Being a big sister has meant some awesome changes in our house. For one, she randomly, and thankfully, abandoned her binkies one day, declaring them not appropriate for a big sister. She began picking her daily
But the big sister conversation comes with expected pitfalls and hurdles. For one, what the hell do you say to your little girl about a hopeful new baby and a dead one? When Beatrice says we are a family now with the new baby, it breaks my heart. And her sudden insistence that Thor makes her a big sister makes me feel protective of Lucy. Lucy made her a big sister. Lucy is her little sister. So, when I draw our family, I always include Lucy. Beatrice uses things around the house that I bought for Lucy--a butterfly towel, a chewy gnome--renamed Lucy's towel and Lucy's gnome. There, of course, is Lucy's candle. So, Lucy is present in our home, and it fills my heart with joy to hear Beatrice say, "Draw our whole family--with Lucy and the new baby and Jack too."
But when she declared yesterday as she held onto my belly that there were two babies in there: Thor and Lucy, coupled with her awareness of boy/girl twins, I knew we had to have a real conversation and set the record straight. I explained about Lucy again:
"Lucy isn't in Mama's belly. Lucy was born already. Do you remember celebrating her birthday?"
"Lucy is your sister, but she isn't ever going to live with us."
"Because Lucy died."
"Was Lucy sick, Mama?"
"We think so, but we don't really know, baby."
"I was sick."
"But you weren't sick in the same way that Lucy was sick, love."
"Where is Lucy now?"
"Lucy is dead, baby. She isn't anywhere, but our hearts."
"In our hearts?"
"Yes, because we love her and remember her. That is how people stay with us. Grandpa Harry is in our hearts, and Lucy is in our hearts."
"But our new baby is in your belly?"
"Is the new baby sick?"
"Is the new baby going to die, Mama?"
"I hope not, love."
"Yes, Lucy died, but you are still her big sister. You will always be her sister."
"I am a big sister now."
And so it has gone all week. The refrain behind everything having to do with being a big sister, and having a new baby and "Lucy died." And she ran out of the tub, wrapped in her new monster towel telling Sam that Lucy died. I watched him tear up, and look at me.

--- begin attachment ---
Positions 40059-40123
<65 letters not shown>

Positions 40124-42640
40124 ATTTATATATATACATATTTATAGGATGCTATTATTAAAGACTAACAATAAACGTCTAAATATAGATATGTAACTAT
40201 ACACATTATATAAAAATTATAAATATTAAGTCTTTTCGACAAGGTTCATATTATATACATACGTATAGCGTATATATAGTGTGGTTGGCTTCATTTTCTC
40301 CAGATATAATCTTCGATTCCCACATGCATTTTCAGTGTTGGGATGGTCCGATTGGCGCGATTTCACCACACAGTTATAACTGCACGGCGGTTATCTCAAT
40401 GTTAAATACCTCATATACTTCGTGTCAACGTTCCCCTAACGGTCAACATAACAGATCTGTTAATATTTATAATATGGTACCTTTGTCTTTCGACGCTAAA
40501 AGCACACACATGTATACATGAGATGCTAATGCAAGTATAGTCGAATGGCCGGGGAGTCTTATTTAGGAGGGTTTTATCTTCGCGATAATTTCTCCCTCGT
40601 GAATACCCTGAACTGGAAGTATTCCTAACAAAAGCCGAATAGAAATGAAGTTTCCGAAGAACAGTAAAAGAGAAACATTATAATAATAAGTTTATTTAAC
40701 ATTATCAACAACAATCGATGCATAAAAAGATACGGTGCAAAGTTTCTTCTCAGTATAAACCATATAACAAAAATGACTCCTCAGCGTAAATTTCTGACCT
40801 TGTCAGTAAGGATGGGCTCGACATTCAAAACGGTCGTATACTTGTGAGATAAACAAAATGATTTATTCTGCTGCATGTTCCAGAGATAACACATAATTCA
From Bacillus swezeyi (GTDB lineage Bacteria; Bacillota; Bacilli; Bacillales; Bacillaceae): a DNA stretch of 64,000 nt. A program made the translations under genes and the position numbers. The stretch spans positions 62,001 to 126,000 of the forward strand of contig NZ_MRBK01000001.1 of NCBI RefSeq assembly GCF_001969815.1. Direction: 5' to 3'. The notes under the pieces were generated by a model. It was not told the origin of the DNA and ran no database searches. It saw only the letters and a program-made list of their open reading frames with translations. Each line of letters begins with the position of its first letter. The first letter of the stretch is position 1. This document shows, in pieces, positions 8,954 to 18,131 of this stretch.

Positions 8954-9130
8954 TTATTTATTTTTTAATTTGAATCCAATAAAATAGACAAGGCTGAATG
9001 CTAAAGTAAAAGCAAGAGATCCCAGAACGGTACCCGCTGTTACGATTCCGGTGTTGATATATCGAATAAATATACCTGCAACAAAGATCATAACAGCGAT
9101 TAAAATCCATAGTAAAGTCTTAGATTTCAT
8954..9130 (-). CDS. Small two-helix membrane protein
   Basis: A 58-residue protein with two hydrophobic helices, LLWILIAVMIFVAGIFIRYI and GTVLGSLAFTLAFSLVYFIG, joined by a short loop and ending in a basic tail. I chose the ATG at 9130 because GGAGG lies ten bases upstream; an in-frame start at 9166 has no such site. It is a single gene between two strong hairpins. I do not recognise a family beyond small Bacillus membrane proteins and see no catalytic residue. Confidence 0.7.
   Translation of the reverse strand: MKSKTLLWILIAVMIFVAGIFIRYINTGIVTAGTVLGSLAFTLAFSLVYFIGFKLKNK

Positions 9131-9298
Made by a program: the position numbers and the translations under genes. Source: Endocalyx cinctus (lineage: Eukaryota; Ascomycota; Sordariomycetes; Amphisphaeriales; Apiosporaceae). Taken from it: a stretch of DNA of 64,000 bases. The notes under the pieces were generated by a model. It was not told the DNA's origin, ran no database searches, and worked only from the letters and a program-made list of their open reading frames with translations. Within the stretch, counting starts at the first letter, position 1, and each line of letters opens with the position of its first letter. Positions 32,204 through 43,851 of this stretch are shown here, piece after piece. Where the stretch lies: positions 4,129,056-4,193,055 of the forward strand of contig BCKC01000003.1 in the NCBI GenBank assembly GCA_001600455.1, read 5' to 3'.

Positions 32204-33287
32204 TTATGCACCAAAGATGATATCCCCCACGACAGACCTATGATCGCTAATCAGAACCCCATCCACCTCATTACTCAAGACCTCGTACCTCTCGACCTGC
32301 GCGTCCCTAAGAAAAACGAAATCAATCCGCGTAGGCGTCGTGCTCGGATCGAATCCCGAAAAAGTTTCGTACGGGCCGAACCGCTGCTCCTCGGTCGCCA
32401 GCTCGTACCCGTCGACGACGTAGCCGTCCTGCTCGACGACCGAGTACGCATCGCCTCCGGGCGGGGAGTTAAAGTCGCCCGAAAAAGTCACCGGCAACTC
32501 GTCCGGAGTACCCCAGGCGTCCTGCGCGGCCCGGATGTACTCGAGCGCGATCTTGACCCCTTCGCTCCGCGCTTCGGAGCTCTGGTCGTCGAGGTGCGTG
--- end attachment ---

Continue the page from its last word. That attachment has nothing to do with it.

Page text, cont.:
"Yes, Lucy died. That is why Mommy and Daddy cry a lot, Beatrice, because we miss her."
"Yeah. She was sick and she died."
I am afraid of talking about all this mortality with my almost three-year old. I don't want her to be afraid of dying or of my death, or of Thor's death, except that she already lost her sister. And she will have to reconcile that. Perhaps she will play "What if" with Lucy's life far more than me. It is not in my nature to imagine her different ages, but children, teenagers, young adults...they are different. I was different then. I said things like, "That could have been me" when things happened over my shadow.
Beatrice and I were playing doctor with her stuffed elephant and she said in a very serious tone, "Is he dead, doctor?" And I tried not to flinch, but I instinctively cringe when any toddler says the words "die" or "death" around me. I am just a person. I too am afraid of my own mortality some days. And I am afraid of the mortality of those I love every day. I cannot always comfort myself in the darkest hours of the night. When asked the questions of why, where, how and what of death, I can only shake my head and say, "I don't know, love," which is not comforting to me in the slightest. I just cannot lie to her, even as I know that I disappoint her with my fallibility. I am afraid. I am afraid of the death of my husband, and my daughter, and my son, and my sister, and my nieces and nephews, and my parents and my in-laws. I am afraid.
I talk of bravery often. Beatrice is brave when she goes to sleep in the dark alone, or visits the doctor for a shot. Bravery, we always say, is not the absence of fear, but being afraid of something and still doing it. That is true bravery. Sometimes this parenting thing is all about bravery. And this pregnancy after loss is about bravery too. And this living thing...sometimes it takes all the bravery in the world to admit that death makes life a terrifying experience.
I examined the broken pachyderm paw. "No, it is just a boo-boo. Your baby elephant is going to be juuuuuust fine."